Sterling has remained under pressure of late against most of the major currencies, despite a slight upturn this week.
GBP/EUR rates have moved back above 1.08, putting pressure on 1.09 at the high. This has brought some much-needed respite following the recent downturn, with the economic outlook for the UK economy looking fairly bleak under the current market conditions.
Those clients holding Sterling may well look to the current spike as an opportunity, as any sustainable improvement is unlikely whilst so much uncertainty around Brexit remains. Over the past few weeks there has been multiple reports regarding a disjointed approach, a negotiating team that is out of its depth and a deep concern about how the UK will actually facilitate our exit from the EU.
Whilst it is difficult to know exactly how negotiations are actually developing behind closed doors, it is safe to assume that the UK & EU are struggling to find much common ground. The knock-on effect of this is that investor confidence is drained and the Pound is likely to remain weak as a result.
Personally, I believe any spikes in the Sterling’s value should be considered as an opportunity. It is unlikely that a major increase will occur, until we have some solid information regarding which direction the UK economy is likely to take over the coming weeks or months.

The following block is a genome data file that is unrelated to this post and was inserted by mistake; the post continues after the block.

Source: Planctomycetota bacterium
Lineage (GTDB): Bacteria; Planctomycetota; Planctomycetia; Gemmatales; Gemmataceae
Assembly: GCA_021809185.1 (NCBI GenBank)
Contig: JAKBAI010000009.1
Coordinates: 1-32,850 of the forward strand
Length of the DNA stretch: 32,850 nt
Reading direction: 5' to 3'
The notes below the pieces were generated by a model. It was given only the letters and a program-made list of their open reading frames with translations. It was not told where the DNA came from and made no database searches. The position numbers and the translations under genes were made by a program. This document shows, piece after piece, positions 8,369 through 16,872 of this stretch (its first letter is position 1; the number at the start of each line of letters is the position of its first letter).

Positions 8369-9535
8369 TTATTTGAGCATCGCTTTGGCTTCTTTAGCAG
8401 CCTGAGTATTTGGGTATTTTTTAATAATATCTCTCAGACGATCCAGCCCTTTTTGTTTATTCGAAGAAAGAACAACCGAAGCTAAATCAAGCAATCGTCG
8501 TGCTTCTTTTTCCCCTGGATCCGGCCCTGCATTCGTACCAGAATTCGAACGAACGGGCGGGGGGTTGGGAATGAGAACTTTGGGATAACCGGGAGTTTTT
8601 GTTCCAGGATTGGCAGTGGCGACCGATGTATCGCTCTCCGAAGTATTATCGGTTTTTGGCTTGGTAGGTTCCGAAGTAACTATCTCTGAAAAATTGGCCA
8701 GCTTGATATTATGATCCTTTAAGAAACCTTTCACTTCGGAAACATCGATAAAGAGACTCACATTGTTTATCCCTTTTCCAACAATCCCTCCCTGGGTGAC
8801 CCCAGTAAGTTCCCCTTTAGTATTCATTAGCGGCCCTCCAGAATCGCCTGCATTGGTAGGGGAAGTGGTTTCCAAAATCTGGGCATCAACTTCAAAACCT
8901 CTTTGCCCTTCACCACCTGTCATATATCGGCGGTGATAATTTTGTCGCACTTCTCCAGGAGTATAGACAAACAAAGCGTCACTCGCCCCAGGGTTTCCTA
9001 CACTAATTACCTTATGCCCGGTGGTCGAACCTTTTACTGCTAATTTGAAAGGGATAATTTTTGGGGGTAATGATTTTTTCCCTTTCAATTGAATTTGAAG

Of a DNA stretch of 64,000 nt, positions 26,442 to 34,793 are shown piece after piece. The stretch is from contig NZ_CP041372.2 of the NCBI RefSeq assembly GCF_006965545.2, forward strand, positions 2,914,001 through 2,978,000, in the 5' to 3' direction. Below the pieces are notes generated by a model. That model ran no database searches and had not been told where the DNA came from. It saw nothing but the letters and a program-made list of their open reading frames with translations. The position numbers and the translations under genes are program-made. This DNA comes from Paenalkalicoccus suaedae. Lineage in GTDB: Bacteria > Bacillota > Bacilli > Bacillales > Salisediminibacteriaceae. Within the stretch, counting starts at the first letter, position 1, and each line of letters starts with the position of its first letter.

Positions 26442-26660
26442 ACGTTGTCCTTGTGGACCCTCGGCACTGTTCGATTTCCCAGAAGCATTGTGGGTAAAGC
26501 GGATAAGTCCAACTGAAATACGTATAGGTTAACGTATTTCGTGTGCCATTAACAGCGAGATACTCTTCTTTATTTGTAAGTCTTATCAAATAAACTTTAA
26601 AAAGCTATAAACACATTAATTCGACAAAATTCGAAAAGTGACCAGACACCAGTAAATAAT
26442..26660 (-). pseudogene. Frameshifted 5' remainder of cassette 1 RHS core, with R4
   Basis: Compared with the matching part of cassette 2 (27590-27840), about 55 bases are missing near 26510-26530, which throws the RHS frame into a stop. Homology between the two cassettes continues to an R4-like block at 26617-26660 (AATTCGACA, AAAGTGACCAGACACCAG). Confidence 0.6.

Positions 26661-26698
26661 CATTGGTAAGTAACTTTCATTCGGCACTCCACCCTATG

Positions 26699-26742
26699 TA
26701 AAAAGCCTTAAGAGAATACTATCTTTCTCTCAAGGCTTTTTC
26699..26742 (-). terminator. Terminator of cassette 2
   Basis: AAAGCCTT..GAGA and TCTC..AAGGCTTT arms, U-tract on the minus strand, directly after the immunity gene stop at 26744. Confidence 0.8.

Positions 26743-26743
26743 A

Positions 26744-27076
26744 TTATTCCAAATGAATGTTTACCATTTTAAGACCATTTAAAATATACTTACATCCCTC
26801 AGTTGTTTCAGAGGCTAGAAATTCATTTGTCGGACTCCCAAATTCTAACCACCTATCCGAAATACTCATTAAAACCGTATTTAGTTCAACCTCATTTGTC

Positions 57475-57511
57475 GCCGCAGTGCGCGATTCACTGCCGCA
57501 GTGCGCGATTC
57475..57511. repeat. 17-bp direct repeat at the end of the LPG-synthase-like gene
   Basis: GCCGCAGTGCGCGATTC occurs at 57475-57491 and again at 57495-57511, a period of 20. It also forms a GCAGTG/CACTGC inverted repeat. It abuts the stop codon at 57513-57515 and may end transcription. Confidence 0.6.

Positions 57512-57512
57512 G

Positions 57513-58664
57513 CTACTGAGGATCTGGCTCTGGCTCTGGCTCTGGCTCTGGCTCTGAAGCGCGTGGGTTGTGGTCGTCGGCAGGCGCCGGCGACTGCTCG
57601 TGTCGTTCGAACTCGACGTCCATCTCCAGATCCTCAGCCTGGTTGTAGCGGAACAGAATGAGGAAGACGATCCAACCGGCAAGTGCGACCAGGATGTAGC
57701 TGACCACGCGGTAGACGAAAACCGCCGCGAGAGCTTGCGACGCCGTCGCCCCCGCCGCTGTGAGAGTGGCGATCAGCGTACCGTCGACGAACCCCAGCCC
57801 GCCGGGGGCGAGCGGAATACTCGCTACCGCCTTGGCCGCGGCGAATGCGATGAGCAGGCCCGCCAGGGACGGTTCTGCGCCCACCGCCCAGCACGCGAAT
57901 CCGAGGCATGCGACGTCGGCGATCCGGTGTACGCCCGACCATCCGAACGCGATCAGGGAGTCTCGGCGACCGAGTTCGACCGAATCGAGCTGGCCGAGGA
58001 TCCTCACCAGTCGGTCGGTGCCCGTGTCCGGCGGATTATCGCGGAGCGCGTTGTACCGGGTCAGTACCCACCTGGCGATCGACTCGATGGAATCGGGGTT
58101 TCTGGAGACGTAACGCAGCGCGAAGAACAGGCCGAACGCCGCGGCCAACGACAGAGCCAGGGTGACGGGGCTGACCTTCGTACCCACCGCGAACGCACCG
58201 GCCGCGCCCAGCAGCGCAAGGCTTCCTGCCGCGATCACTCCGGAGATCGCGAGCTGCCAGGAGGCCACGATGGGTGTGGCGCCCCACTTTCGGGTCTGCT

The Bank of England (BoE) have stated that they are not looking to raise interest rates whist Brexit negotiations are on-going. With a concern over the current levels of inflation, it would take a relatively seismic shift in market conditions and sentiment, in order to boost Sterling’s value significantly.
Looking ahead and I feel it is essential that the Brexit white papers give the markets a stronger indication of what the governments aims are and how they intend to boost the economy whilst negotiating our separation from the EU. We have reached a juncture where bad news is almost better than no news and as such, any confirmation of progress or the governments anticipated goals, could help bring some market confidence back and perhaps ease some of the pressure on the Pound.